Next stop is Florence and the city arrives much quicker than expected, and you consequently break the plan you promised to yourself that you would not arrive between one and four in the afternoon in a city that consistently reaches 39 degrees centigrade at this time of year and this of day. So when you rock up to the campsite at half-past two you’re delighted to discover not only that the grandiose sixteenth century building beside your new patch of forest floor affords a comfortable breeze and superfluous interior balconies, but twelve hours of superfast wifi at a very reasonable cost. Realizing it’s now midweek and that you’d promised yourself some unrelenting focus and lazer-like productivity, you set upon your bulging inbox with alsation-like saliva and fill up your hard disk with the latest blog feeds, podcasts, and video training modules that you’ve missed over the last now seven days. You realize that these steps are not going to change the situation of your bottom line but you can feel good that, happen what may over the next few days, you’ve gleaned enough fresh information to keep your inner dialogue at bay with some hardcore passive work and proactive procrastination until the other side of the weekend.
You walk on out into Florence, all of about five kilometers away on foot, and it’s a noteworthy accomplishment given that it’s the same temperature outside your body as it is inside. You cannot stop making observations and comparisons between the architecture, environment and people here to those back in Spain, and although you’re present in the Italian peninsular for little more that 48 hours, you’re certain in your conclusion that despite the mangled and make-believe language you’re speaking to them, the people here are better mannered and more engaging than their Spanish counterparts. Yes, the opposite sex is better dressed and physically more attractive, and although it’s evident that Italy’s enjoyed a larger cultural and industrial boom than Spain over the last two-hundred years, it certainly lacks that fresh lick of paint in various key places. You also confirm that between the interesting and exhuberant, fantastical and at times filthy features of Florence, the sheer cost of food, beer and the number of tourists in the city centre signals that this is a place that has stopped being a functional city, and has willingly turned itself into a full-time, full-size, livable, walkable, museum.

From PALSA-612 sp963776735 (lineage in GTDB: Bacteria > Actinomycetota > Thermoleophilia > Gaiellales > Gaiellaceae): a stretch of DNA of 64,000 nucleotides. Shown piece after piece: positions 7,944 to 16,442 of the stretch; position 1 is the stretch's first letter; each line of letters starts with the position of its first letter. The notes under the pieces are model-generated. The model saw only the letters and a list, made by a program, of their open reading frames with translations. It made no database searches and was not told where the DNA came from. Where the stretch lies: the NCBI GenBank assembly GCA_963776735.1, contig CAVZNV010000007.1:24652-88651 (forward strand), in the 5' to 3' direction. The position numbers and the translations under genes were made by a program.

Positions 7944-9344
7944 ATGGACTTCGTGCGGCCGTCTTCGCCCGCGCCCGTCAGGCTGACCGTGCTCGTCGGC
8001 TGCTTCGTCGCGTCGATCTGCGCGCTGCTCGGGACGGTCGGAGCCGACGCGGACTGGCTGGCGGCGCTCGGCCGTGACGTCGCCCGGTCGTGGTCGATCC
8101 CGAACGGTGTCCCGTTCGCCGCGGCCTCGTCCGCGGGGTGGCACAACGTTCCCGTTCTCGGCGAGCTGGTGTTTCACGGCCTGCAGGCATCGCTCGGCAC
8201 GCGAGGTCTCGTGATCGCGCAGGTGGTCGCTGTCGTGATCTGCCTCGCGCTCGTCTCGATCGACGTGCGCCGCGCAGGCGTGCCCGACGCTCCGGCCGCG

The next day is the sunniest yet, and between sleepiness and sweat both you and your friend and host decide that adventures are over and you just want to get to the house, unload the van, jump naked into the river, and sit comfortably and concentrate on work. At the port city of Ancona you eat, drink and park-up; boarding up the missing window with masking tape and cardboard boxes gleaned from a Viareggian bakery, and, you quip, make your way on top of Sveti Stefan for an eighteen hour ride. No beds, backpack for pillows, and over a hundred thousand brain cells destroyed, perhaps permanently, per person under the density of the black chemical smoke exhuded by Stefan’s engines.
The Adriatic sea is incredibly calming, with the sunset smooth and a hundred per cent clean of clouds. It’s intriguing to be surrounded by different people, acting with different manners, in a culture completely unknown. You feel as if you want to get stuck in and start getting to know people, but you’re also happy relishing the romantic fact that slowly and smokily you’re inching your way over to a country that, known as it was when you first studied the atlas, now doesn’t exist.
Procrastinating? Pick up your Free Workbook and overcome that habit, today.